Pamela Youssef, a Foundation of Medicine student at St. George’s University and native of Lebanon, saved the life of a 61-year old American tourist involved in a traffic accident in Grand Anse, Grenada.
Walking home from her daily swim at Grand Anse beach on Sunday February 27 at around 7 p.m., Pamela heard a crash involving two vehicles near the Flamboyant Hotel. She immediately rushed to the scene where her medical training kicked into gear. Pamela says, “I was a bit hesitant at first but it was like something pushed me there.” Her actions are the reason one man is alive today.
The accident was exacerbated by the fact that the victim was holding a glass bottle between his legs which shattered in the accident, severing his femoral artery. Pamela found the injured man bleeding heavily and half conscious and immediately knew that the situation was very serious. “That is the moment when you think that you have nothing to lose so you need to act—by any means,” she recalls.
Pamela tried to stem the bleeding with a shirt, but when this failed she used her thumb to stop the flow of blood while she waited for the ambulance. Pamela spoke to the victim and asked him questions about himself to help keep him conscious. Some well-intentioned bystanders attempted to assist by giving the man water and moving him from his vehicle, but Pamela dissuaded them, as she knew that those were both very bad ideas. Instead, she suggested they help by calming and assisting the victim’s wife and the driver of the other vehicle involved in the collision, who were both physically unharmed.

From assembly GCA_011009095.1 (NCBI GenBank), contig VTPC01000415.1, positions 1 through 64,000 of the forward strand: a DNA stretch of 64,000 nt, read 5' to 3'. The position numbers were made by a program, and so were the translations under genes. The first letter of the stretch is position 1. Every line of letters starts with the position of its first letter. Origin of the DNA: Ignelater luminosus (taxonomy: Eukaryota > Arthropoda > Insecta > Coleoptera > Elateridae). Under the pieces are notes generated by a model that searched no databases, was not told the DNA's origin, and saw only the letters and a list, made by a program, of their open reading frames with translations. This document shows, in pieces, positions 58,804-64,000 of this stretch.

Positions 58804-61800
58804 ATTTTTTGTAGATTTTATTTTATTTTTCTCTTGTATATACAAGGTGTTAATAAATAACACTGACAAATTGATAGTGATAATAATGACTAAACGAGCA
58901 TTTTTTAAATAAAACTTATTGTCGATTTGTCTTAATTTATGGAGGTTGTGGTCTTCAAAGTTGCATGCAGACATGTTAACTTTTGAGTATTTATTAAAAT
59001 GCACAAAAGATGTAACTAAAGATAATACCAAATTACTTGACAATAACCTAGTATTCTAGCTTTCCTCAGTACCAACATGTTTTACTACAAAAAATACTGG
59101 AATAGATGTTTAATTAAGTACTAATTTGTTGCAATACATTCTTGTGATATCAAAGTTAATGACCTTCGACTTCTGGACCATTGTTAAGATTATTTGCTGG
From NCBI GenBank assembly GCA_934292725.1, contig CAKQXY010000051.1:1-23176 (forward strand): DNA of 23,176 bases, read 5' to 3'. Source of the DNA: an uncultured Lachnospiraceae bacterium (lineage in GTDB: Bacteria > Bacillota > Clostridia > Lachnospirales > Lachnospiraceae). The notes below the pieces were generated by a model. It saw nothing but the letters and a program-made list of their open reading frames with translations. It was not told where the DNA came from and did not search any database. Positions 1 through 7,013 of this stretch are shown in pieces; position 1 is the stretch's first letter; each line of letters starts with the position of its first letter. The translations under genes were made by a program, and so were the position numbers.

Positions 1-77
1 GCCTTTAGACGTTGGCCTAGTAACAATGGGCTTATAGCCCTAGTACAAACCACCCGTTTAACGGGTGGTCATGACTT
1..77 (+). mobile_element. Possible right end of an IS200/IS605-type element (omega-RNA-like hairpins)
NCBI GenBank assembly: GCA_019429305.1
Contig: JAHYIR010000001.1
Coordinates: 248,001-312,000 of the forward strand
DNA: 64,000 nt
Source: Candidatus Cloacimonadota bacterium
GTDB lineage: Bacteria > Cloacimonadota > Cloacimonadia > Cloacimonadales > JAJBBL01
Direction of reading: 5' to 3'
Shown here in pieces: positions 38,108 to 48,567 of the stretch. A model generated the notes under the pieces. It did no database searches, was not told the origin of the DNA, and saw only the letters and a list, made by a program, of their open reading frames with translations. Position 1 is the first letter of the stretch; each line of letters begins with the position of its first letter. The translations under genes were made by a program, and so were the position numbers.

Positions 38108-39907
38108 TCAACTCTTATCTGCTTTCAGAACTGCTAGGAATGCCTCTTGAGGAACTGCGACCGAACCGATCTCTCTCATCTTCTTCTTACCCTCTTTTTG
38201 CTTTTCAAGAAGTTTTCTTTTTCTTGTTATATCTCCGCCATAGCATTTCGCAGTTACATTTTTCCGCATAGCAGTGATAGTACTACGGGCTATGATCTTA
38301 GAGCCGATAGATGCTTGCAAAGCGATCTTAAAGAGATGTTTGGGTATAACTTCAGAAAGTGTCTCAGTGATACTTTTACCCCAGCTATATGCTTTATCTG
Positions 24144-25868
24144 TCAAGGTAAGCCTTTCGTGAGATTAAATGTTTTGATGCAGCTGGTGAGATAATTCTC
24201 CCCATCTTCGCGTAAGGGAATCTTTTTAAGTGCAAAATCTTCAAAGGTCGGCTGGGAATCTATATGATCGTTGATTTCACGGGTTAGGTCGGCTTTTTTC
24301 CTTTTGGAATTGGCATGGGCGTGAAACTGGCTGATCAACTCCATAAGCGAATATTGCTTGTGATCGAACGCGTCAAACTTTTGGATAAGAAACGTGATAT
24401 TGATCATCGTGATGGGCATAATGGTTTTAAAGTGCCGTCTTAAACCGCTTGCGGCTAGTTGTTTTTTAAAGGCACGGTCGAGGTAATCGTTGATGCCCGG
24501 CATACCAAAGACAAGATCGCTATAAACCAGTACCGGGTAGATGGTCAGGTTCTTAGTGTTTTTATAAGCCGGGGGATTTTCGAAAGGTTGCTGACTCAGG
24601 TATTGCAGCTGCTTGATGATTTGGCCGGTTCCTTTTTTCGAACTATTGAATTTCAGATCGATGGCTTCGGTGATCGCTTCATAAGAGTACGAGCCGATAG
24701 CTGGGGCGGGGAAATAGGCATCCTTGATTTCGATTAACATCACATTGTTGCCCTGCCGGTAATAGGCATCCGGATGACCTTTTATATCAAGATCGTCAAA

Pamela leaned on the first aid training she received during the two years she volunteered with the Red Cross in Lebanon and credits her training in the Foundation of Medicine program at SGU for giving her the skills needed to assess the situation and react quickly. The basic sciences courses at St. George’s provide instruction on anatomy and the regular emphasis on medical and emergency cases helped her to remain calm and confident during the incident.
The experience has reminded Pamela of the very reason she chose to pursue a career in medicine and has given her new motivation. “Nothing feels like saving a life… and I feel just lucky. I was lucky enough to be there to do it.”
Pamela has since spoken to the wife of the victim who informed her that he is doing well. The couple flew home on March 3 to the US where he continues his recovery.
St. George’s University is very proud of Pamela Youssef and commends her on her heroic action. We look forward to the day when she will join nearly 10,000 alumni and become a great St. George’s University-trained doctor.